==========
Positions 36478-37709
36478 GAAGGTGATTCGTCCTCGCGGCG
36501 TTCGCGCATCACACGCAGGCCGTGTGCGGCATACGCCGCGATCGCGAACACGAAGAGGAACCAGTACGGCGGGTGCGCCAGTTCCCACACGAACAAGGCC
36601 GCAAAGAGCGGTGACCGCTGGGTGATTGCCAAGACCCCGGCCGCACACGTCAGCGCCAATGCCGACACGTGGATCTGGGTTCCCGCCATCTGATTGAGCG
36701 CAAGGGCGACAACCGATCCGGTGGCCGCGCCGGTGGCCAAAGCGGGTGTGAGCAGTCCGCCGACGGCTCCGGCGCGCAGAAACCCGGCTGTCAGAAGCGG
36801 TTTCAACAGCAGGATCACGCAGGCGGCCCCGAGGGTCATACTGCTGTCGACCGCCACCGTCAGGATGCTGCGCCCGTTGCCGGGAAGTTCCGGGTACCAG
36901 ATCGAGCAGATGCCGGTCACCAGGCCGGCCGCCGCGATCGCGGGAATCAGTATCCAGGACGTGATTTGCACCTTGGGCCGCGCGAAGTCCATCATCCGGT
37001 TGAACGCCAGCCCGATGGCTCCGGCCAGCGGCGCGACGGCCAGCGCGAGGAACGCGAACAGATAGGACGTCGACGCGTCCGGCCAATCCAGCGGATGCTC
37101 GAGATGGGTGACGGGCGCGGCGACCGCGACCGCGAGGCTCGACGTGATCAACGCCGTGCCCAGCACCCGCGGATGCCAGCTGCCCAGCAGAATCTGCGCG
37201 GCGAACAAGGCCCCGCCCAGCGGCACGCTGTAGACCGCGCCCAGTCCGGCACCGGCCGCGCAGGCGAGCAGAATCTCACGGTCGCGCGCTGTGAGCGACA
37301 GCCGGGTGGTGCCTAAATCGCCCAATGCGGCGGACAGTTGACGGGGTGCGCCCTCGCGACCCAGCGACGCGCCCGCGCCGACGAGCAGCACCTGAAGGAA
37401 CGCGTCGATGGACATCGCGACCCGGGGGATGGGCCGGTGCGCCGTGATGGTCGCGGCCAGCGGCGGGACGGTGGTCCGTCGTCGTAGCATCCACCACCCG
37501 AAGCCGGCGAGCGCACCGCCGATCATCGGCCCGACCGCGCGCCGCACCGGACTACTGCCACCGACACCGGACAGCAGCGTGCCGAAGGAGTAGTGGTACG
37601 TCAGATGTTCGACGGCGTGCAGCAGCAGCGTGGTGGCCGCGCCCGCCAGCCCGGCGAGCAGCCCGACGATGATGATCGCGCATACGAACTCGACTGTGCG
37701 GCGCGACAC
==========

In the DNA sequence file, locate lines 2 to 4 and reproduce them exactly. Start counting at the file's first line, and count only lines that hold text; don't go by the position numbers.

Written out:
36478 GAAGGTGATTCGTCCTCGCGGCG
36501 TTCGCGCATCACACGCAGGCCGTGTGCGGCATACGCCGCGATCGCGAACACGAAGAGGAACCAGTACGGCGGGTGCGCCAGTTCCCACACGAACAAGGCC
36601 GCAAAGAGCGGTGACCGCTGGGTGATTGCCAAGACCCCGGCCGCACACGTCAGCGCCAATGCCGACACGTGGATCTGGGTTCCCGCCATCTGATTGAGCG